Fun in the Sun: A Buyer’s Guide to Outdoor Sofas


Fun in the Sun: A Buyer’s Guide to Outdoor Sofas

Bring the indoors out and lounge your days away this summer. Here’s how to select the best sofa for your outdoor space.

Summer's coming, and there’s no better time to soak up some sunshine with friends and family on your patio, deck or verandah. This means it’s also time to gear up with outdoor furniture, and the best place to start is with a sofa. Here’s a guide to materials and designs, as well as some tips on what to bear in mind when you’re out shopping.


The right choice of outdoor sofa will not only serve as an extension of your interior style, it will prove sturdy in the face of changing weather conditions. When it comes to materials, ornate wrought-iron, plastic and even faux wood have been supplanted, with customer preferences veering towards rattan, teak and other woods.


Popular Choices

Treated rattan is durable, lightweight, easily portable and shows excellent strength, making it a favourite for outdoor sofas. What’s more, rattan is able to absorb a variety of dyes and stains, so it’s doubly attractive to buyers. Treated rattan will also reduce the amount of effort you need to put in to keep your sofa in shape.

Tip: These days, you’ll also find a more modern, lightweight and synthetic material called polyethylene rattan used for building outdoor furniture. The material is resistant to water and UV rays, and also helps reduce reliance on natural rattan resources.


Note: While rattan and wicker are terms often used interchangeably, they are two different things: rattan is the material used to make furniture, while wicker refers to the technique or construction method that involves weaving natural materials such as rattan, cane or bamboo into intricate patterns.


Teak is in demand for a variety of outdoor furniture, because it has a rich colour tone and is hard-wearing. What’s more, it boasts a high natural oil content, which ensures that your sofa is able to endure outdoor conditions that much better. Plus, teak is easy to care for.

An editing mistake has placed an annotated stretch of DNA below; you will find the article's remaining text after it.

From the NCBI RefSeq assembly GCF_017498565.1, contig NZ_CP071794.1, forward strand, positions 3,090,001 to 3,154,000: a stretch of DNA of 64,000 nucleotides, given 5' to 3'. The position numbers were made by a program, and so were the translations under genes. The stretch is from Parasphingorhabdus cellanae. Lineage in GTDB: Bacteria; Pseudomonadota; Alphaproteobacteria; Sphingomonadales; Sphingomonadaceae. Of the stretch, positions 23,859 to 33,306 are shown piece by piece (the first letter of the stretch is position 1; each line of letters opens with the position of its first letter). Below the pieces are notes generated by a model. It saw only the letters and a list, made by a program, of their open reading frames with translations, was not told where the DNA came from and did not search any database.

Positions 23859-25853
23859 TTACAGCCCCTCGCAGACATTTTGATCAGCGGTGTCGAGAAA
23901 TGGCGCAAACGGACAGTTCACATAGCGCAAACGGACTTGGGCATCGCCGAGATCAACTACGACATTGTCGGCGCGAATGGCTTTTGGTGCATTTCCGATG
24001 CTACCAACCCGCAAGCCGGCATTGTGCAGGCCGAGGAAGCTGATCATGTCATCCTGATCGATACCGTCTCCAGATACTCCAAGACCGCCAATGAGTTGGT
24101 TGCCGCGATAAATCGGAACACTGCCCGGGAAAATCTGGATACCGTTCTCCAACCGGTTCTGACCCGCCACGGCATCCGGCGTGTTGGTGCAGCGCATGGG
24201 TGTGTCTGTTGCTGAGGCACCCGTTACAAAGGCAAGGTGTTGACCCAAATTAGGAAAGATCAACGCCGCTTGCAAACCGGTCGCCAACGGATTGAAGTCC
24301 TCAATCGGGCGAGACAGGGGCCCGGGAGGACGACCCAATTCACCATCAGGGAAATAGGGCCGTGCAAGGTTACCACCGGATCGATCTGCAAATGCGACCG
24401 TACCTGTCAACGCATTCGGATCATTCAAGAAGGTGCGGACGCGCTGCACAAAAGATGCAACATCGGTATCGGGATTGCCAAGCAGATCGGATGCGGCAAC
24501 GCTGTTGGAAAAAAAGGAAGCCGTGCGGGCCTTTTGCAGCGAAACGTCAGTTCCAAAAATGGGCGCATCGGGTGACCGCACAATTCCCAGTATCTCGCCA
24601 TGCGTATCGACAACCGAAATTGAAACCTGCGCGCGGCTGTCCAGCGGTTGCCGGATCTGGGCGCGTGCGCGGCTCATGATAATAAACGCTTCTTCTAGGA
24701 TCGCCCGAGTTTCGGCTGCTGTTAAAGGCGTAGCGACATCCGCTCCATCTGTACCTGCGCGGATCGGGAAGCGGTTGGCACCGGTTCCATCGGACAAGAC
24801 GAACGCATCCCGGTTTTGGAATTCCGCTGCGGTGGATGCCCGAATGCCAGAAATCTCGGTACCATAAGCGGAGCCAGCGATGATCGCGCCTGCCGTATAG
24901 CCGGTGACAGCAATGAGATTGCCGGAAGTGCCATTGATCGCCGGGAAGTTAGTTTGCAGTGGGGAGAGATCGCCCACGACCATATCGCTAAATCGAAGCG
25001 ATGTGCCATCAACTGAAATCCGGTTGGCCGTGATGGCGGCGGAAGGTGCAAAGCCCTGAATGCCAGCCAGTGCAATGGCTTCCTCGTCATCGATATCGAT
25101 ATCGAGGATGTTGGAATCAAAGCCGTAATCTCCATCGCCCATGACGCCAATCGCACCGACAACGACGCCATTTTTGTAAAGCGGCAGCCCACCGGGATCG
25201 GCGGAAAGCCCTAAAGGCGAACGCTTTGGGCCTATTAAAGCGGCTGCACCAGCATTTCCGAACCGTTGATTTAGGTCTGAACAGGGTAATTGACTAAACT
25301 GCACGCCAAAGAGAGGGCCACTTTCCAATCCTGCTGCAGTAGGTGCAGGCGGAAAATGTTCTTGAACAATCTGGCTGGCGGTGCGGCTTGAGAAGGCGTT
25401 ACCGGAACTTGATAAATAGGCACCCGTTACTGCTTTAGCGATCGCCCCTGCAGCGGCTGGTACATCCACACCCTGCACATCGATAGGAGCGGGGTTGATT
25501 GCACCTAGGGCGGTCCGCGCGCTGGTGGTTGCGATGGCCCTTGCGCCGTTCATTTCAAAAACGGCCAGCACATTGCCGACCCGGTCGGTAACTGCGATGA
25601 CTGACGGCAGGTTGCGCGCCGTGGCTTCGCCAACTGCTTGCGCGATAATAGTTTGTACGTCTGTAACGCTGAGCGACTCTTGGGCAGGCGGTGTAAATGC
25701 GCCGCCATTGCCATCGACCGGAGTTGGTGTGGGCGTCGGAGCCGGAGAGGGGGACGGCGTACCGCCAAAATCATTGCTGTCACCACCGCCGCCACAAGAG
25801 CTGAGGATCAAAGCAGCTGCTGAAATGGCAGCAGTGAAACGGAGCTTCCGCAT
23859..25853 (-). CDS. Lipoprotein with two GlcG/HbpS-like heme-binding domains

Teak will age and display splits and marks in time, but some people find this lends a sense of refined elegance and rustic appeal to a sofa.


Since steel is stronger than aluminium, you’ll find that it’s often used to build larger pieces such as sofas. However, the resulting furniture is quite heavy, and steel is prone to rusting. That’s why you’ll need to ensure that your steel sofa has been treated with a protective finish such as powder coating or that it has been galvanised.


Resin and plastic
These materials are also making waves in outdoor furniture thanks their low-cost, lightweight and durable natures. Think bold colours and straight, contemporary lines. Plus they’re low maintenance. The only disadvantage is they may not withstand very heavy winds, so choose wisely or for a very protected area.


What are the Popular Designs?
“Today people are demanding more comfort from their outdoor sofas. The aesthetic is becoming more ‘indoor’ as they seek to blend indoor and outdoor patio spaces together. “Spaces need to have an ‘open’ feeling – and this is achieved through open weaves or thinner frames, so they appear aesthetically transparent and don’t ‘interrupt’ the space.


If you have a compact patio, deck or backyard that you want to set up for small intimate gatherings, a loveseat is the way to go. It’s essentially a two-person sofa that works well when paired with a set of chairs and a table.

For larger gatherings and parties, consider sectionals. They’re versatile and can create multiple seating options depending on the occasion. This means that you can customise or rearrange a sectional to suit your tastes and needs.

Looking to laze away a summer afternoon? Daybed sofas are your go-to. They’ll provide you with ample space to lounge and laze on, and some daybeds are also available with features such as shade canopies and footrests for added comfort.


Cushions for Outdoor Sofas
Sofas lack appeal without cushions, and your outdoor sofas are no exception. While you’ll find cushions in a variety of outdoor-friendly fabrics, acrylic is the most hard-wearing and breathable among them, and will resist colour-fading better than the others.


Shopping Advice
Think about the weather
Consider your local weather conditions throughout the year. Is your weather hot and humid or is it dry? Do you live near the coast, or perhaps in a more urban area? With extremely hot and dry weather, wood has a tendency to crack and split. Excessive exposure to moisture could also damage your wicker furniture, and high salt content in the air near the coast can damage metal left outdoors, for example.

Measure your space
Keep in mind your outdoor area dimensions when planning a purchase. You’ll want to accommodate everyone. However, you also don’t want your sofa to overwhelm your space. Ensure there’s enough room surrounding your furniture to walk around it comfortably. Apply the same principles of traffic flow as you would to your indoor areas.


Where to place the sofa
Will you place your sofa on a paved surface, wooden deck, or on the grass? It’s best not to place soft wood on grass as repeated exposure to moisture can cause the wood to rot. Even metals will corrode if in steady contact with moist surfaces.

Consider comfort
Outdoor spaces are meant for relaxation, so make comfort a priority when choosing your sofa. Throw in a few extra cushions to make it more cosy, and while you’re at it, remember to look for fabric that resists mildew and fading.


Most importantly, don’t ignore your budget. When you’re in the market, inexpensive furniture is easy to come by. The problem is that it’s not going to wear very well. It’s more important to choose the highest quality pieces that you can afford.

Source: Pia Sinha, Houzz Australia Contributor, Houzz